Our blog is finally de-hacked after being hacked by diabolical cyber shitheads for the past three weeks. You may have noticed a change in template along with a load of crappy advertisements. But all is better now- the hackers have been exterminated and we're finally able to access our blog. During our frustrating 25 days in the Purgatory Hell that is the Blogger Help Forum we did notice a load of recent hacking instances, so if you're on Blogger and want to avoid that (you totally do) we suggest you regularly change your passwords, sign out, export your blog, and say a prayer because people are still waiting to have their blogs unhacked after months and months.
1970's screenprint of a tree. Believe it or not this is from the office of Al Goldstein, editor of Screw magazine. A few years ago there were a couple of guys selling his stuff off at the 26th St. flea market. (This photomural also). Happy Arbor Day!
and I think that's a halftone eagle in the background.
In Islamorada. More here and here. We've always loved that top one, but the wood, overgrown tropicalia, and wraparound porch of the bottom are awesome. And I'm calling it Hippie Modern, but with boat in the front yard and the Corvette in the carport you could just as easily call it Kenny Powers Modern. Or just Kenny Powers' house, I guess. When did that become my style? uh oh!
Linda and I were at a neighborhood yard sale a couple years ago, and though there was nothing at this lady's driveway setup, it did make for a neat photo, especially with the amazing Japanese maple. So I asked, "Do you mind if I take a picture? Your Japanese maple is really beautiful." The woman was so excited to hear this she said "Oh please do! But wait- let me show you something and also wait til I shut the garage door before you take the picture." Then she proudly came out to show us these portraits of her tree in each of the four seasons, taken from the same spot in her driveway. I thought this was so great. Sometimes the best things at yard sales are things you can't buy. No, I'm kidding. but I love that she loved her tree so much.
A small scale prototype floor design (of the letter "B") for a restaurant interior, 2002. The miniature version was made to see that it would look good in the large scale. It did, but unfortunately there was a flood a week after we finished and it had to all be pulled up and replaced with carpeting. However the little version got some walls and a mantle and lived on as a room for Linda's doll.
Below, the design in the restaurant's hall, before polyurethaning (when the wood became richer looking, like above)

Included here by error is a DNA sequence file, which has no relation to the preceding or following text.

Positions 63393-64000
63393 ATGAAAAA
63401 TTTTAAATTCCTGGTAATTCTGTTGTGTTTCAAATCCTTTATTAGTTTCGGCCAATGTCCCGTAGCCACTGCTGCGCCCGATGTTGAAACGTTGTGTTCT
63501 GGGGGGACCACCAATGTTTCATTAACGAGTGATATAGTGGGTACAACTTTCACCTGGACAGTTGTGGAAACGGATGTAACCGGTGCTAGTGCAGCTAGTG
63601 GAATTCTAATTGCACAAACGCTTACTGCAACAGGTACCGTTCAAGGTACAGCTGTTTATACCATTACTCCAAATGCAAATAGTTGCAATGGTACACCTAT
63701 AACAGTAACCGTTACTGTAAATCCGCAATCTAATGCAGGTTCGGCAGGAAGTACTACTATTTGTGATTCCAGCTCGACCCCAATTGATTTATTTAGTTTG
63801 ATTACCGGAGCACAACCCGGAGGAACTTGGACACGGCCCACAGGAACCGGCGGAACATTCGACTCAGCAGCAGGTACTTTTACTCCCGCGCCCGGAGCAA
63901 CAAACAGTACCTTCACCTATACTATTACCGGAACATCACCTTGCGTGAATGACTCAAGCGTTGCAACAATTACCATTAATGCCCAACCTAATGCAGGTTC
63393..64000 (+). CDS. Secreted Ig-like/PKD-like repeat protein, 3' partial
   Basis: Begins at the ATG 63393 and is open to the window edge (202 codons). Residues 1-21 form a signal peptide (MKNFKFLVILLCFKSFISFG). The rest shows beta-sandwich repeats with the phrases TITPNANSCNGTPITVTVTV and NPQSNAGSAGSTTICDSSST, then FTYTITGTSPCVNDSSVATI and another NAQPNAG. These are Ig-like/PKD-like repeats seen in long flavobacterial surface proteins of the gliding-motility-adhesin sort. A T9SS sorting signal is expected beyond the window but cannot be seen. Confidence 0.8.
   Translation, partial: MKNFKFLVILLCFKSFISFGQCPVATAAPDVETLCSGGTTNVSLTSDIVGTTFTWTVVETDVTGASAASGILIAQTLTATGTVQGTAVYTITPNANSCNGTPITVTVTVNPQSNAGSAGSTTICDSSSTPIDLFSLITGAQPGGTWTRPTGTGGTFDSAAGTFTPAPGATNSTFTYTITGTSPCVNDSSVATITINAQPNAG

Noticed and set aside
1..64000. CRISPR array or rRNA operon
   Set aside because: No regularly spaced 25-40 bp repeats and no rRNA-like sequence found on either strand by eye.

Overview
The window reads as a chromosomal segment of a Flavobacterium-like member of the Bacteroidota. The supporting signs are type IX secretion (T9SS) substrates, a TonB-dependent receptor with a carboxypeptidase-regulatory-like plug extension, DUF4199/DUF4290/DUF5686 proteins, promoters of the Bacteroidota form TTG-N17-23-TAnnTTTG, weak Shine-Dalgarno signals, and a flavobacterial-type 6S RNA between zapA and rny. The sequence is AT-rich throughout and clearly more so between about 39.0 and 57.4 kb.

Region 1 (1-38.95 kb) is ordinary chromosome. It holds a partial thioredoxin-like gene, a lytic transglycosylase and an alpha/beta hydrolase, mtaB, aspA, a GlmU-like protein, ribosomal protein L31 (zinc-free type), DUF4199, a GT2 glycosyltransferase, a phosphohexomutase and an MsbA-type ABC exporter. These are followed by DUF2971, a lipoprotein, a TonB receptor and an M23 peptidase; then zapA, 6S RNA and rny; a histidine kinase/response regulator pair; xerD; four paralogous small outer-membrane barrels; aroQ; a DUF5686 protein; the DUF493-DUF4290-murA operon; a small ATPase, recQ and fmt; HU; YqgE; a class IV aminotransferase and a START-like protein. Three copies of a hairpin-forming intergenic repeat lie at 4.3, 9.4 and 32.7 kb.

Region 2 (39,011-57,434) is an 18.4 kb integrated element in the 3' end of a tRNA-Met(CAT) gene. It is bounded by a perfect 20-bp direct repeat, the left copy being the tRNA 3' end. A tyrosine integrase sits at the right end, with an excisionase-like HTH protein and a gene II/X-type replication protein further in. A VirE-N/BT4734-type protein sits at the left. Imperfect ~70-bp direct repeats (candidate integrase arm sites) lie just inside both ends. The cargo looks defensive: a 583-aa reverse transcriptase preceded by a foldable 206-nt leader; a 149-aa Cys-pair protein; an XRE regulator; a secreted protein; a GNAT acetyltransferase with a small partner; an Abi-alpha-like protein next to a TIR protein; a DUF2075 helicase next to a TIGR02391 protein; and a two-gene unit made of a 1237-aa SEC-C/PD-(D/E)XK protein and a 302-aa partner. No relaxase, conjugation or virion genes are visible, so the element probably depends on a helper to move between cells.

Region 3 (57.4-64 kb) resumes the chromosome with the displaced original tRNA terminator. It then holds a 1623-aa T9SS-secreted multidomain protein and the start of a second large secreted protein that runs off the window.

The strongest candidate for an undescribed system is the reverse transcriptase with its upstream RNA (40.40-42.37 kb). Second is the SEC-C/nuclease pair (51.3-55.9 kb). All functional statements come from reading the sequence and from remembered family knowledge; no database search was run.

The wall above the desk: three years ago (top) and now. The New York poster added two years ago, then the Natural High thing last year. This year I'm predicting a postcard tucked into the poster frame. Or a sticker.
The two purple vinyl-and-wool Eames chairs are from two different yard sales, a couple years apart, but both are marked on the bottom "Maine Savings Bank...1974". I suppose when the bank went out of business the employees took their chairs, luckily for us.
Vintage Nike Poster (framed under glass) from a thrift shop in Miami.
Judd Nelson's apartment in St. Elmo's Fire, 1985.
There must be a way we can scan the poster and print it out to do the same thing.
I'm not sure what the story is behind the Nike photo, but I think it may be a still from a filmed commercial. I kind of remember it, and there was something about the pose of the guy in the white tank top mimicking a Roman sculpture, maybe. (If anybody knows...)
Being that I had to sit through St. Elmo's fire to get that still, I might as well post Emilio Estevez & Andrew McCarthy's Godardian apartment, which is a little more up our alley...
Which is what my laptop is looking like, with the daily scribblings of our new usernames and passwords.
Thanks a lot, hacker.
Aside from that, Bergman's estate was put on the block in 2009 by the Swedish auction house Bukowskis. Going through the catalog you can see what a well-heeled Scandinavian house should be furnished with. Not just the obvious designers- and actually there was no Aalto- but lesser known Nordic furniture makers and craftsmen, most everything in shades of wood and white.
Two favorites: One of two Bruno Mathsson Pernilla 69 lounge chairs: and a 1960's glass sculpture by Goran Waarf for Kosta.
Definitely check out the catalog, and the rest of Bukowskis back catalogs. The photos get incredibly huge (for the absentee bidders) so it's an excellent resource for your reference libraries.
All images from The Cobra-Ferrari Wars 1963-1965 by Michael Shoen (1st edition, 1990). The quintessential book on the 1960's battles between Cobra and Ferrari for the GT World Championships.
I found this at a thrift shop a few months ago and it hasn't been far out of reach since. It's amazing.
Related, a vintage 60's Carter's jacket found around the same time.